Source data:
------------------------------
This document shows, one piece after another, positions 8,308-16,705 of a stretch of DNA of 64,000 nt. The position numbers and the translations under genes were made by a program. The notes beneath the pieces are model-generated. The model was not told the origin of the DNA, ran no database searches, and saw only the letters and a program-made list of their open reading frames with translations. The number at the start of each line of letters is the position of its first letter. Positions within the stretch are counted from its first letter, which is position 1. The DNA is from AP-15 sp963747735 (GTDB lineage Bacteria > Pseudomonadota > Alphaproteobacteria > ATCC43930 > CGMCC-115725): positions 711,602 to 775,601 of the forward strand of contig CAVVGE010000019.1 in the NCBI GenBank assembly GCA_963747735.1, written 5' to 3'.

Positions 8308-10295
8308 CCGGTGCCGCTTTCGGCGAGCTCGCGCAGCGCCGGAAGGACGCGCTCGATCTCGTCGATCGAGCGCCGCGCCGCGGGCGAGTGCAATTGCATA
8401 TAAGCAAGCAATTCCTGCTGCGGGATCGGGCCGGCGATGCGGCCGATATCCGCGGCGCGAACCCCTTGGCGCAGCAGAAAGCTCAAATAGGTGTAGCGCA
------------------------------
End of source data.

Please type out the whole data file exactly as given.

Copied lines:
This document shows, one piece after another, positions 8,308-16,705 of a stretch of DNA of 64,000 nt. The position numbers and the translations under genes were made by a program. The notes beneath the pieces are model-generated. The model was not told the origin of the DNA, ran no database searches, and saw only the letters and a program-made list of their open reading frames with translations. The number at the start of each line of letters is the position of its first letter. Positions within the stretch are counted from its first letter, which is position 1. The DNA is from AP-15 sp963747735 (GTDB lineage Bacteria > Pseudomonadota > Alphaproteobacteria > ATCC43930 > CGMCC-115725): positions 711,602 to 775,601 of the forward strand of contig CAVVGE010000019.1 in the NCBI GenBank assembly GCA_963747735.1, written 5' to 3'.

Positions 8308-10295
8308 CCGGTGCCGCTTTCGGCGAGCTCGCGCAGCGCCGGAAGGACGCGCTCGATCTCGTCGATCGAGCGCCGCGCCGCGGGCGAGTGCAATTGCATA
8401 TAAGCAAGCAATTCCTGCTGCGGGATCGGGCCGGCGATGCGGCCGATATCCGCGGCGCGAACCCCTTGGCGCAGCAGAAAGCTCAAATAGGTGTAGCGCA